Also cited by Biggar are the Indian nationalist and leader of the Dalits, B.R. Ambedkar, who wrote that “the Depressed Classes welcomed the British as their deliverers from age long tyranny and oppression by the Orthodox Hindus,” and Sun Yat-sen, first leader of the Kuomintang (the Chinese nationalist party), who told students at Hong Kong University that “you and I studied in this English [sic] colony and in an English university and we must learn by English examples. We must carry this English example to every part of China.”
There was, as Achebe wrote, good and bad in being governed by the British. However, he differs from Biggar on this point in an important respect. The formerly colonised who praised the UK did so provisionally: Sun, Ambedkar, and Achebe were writing about the good and decent behaviour of an imperial overlord. Once nationalism became the dominant political response to those rulers, their governing ability, their systems of justice, and the technological and medical superiority from which the colonised benefitted were of less importance than the scandal of keeping increasingly educated native elites out of governance.
In this way, the empire had created its own scourge. In Egypt, for example, a British de facto protectorate rather than a possession, only 24 percent of civil service posts—the only employment for the educated citizen—were open to Egyptians in the early years of the 20th century. Biggar quotes Margery Perham, a doughty traveller in Africa who became an Oxford academic, as writing that, “with [British] standards of efficiency and her sense of obligation to minority groups, British governments wanted to see the transfer of power carried out by gradual, orderly stages … it was the African leaders … who forced the pace.”
Nigel Biggar has stirred up storms in Oxford, Cambridge, and beyond. These could be dismissed with some version of Kissinger’s observation, in a 1997 speech, that the “intensity of academic politics and the bitterness of it is in inverse proportion to the importance of the subject they’re discussing.” But in this case (and in many others besides), that would be at once lofty and wrong. Biggar is right to claim, at the beginning of his book, that the stakes in this debate are high.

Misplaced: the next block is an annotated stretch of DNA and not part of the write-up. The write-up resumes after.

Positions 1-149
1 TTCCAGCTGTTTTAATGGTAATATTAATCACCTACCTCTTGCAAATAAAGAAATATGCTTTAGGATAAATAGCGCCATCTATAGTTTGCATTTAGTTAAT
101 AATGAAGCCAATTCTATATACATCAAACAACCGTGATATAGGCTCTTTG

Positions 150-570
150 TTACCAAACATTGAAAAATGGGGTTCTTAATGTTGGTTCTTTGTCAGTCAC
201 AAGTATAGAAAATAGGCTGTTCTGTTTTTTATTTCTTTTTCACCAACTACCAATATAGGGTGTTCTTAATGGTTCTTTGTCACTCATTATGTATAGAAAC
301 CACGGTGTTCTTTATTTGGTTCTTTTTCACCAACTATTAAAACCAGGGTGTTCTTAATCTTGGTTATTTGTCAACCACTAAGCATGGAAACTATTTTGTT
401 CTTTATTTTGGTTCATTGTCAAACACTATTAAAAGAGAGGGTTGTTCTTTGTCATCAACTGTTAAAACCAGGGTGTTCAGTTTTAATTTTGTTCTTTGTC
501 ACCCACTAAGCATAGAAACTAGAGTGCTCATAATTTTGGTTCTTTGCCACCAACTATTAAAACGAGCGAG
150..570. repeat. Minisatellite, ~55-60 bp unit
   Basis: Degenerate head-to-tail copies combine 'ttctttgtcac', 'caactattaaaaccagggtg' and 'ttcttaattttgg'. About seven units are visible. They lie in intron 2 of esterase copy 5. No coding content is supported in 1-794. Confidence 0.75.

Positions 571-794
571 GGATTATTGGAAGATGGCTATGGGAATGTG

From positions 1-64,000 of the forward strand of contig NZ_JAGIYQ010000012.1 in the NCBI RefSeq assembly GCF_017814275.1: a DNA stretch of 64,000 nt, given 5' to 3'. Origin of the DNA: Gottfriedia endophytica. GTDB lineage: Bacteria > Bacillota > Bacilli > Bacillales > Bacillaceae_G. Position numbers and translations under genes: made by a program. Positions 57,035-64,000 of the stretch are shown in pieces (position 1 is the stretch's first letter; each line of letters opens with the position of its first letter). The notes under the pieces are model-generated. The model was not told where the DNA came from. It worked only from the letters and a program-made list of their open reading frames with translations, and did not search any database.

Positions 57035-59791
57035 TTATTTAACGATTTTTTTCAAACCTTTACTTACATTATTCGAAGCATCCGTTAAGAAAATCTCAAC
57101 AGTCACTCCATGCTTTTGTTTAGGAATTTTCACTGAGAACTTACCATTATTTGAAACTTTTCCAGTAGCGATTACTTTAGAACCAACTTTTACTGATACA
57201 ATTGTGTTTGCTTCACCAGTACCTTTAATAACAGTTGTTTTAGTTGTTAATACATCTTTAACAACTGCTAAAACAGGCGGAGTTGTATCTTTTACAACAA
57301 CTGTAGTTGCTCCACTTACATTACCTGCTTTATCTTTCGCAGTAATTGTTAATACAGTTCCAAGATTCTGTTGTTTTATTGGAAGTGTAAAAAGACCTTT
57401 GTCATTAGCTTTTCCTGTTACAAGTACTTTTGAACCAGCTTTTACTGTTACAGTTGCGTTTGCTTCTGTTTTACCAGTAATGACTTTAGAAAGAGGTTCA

To settle for a version of empire that depicts a corrupt and arrogant class looting a quarter of the world in a uniquely brutal display of historical oppression is to reduce the liberal democracy it fostered and preserved as mere facades covering violence, corruption, greed, and hypocrisy. Such a distorted reading of history also has deleterious implications for all states who seek to preserve such a system of government. That vices were displayed in the British empire is only to underscore the banal fact that it was a human endeavour. A system that builds in challenges to power at every level (while allowing powers to do their necessary work) and encourages a robust civil society is one of existential value. This is especially true now, when autocrats promise freedom, wealth, and the restoration of national dignity if all power is granted to them.
Yet even if the stakes were low, and this were merely a squabble among scholars for the dominance of one interpretation of history, Colonialism would still be worth the effort. It is patiently argued and carefully balanced yet passionately committed to the production of a narrative which replaces denunciation with evidence and understanding. This evidence is often contradictory, but it speaks to an audience interested in grasping how badly and how cruelly things went wrong all over the vast construction that was the British empire. At the same time, it sheds light on the various ways in which empire improved the lives and wellbeing of the peoples it governed. Finally, it gives the young and ardent examples of how to rid themselves of imperial rule, and find a national purpose of their own—that, too, for good and ill.